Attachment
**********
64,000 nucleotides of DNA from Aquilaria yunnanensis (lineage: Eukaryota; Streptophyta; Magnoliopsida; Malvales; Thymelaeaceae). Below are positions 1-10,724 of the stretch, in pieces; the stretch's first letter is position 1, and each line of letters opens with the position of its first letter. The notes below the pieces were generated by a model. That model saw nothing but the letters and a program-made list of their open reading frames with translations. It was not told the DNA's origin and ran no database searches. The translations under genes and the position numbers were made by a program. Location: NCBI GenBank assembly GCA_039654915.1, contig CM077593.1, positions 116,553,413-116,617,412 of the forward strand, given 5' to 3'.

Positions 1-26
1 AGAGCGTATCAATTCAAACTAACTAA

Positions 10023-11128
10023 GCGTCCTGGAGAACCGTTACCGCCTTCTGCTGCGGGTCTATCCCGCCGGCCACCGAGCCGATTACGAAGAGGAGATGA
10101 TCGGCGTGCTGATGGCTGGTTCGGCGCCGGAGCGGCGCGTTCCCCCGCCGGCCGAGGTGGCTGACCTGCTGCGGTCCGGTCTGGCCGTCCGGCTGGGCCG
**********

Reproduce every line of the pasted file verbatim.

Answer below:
64,000 nucleotides of DNA from Aquilaria yunnanensis (lineage: Eukaryota; Streptophyta; Magnoliopsida; Malvales; Thymelaeaceae). Below are positions 1-10,724 of the stretch, in pieces; the stretch's first letter is position 1, and each line of letters opens with the position of its first letter. The notes below the pieces were generated by a model. That model saw nothing but the letters and a program-made list of their open reading frames with translations. It was not told the DNA's origin and ran no database searches. The translations under genes and the position numbers were made by a program. Location: NCBI GenBank assembly GCA_039654915.1, contig CM077593.1, positions 116,553,413-116,617,412 of the forward strand, given 5' to 3'.

Positions 1-26
1 AGAGCGTATCAATTCAAACTAACTAA

Positions 10023-11128
10023 GCGTCCTGGAGAACCGTTACCGCCTTCTGCTGCGGGTCTATCCCGCCGGCCACCGAGCCGATTACGAAGAGGAGATGA
10101 TCGGCGTGCTGATGGCTGGTTCGGCGCCGGAGCGGCGCGTTCCCCCGCCGGCCGAGGTGGCTGACCTGCTGCGGTCCGGTCTGGCCGTCCGGCTGGGCCG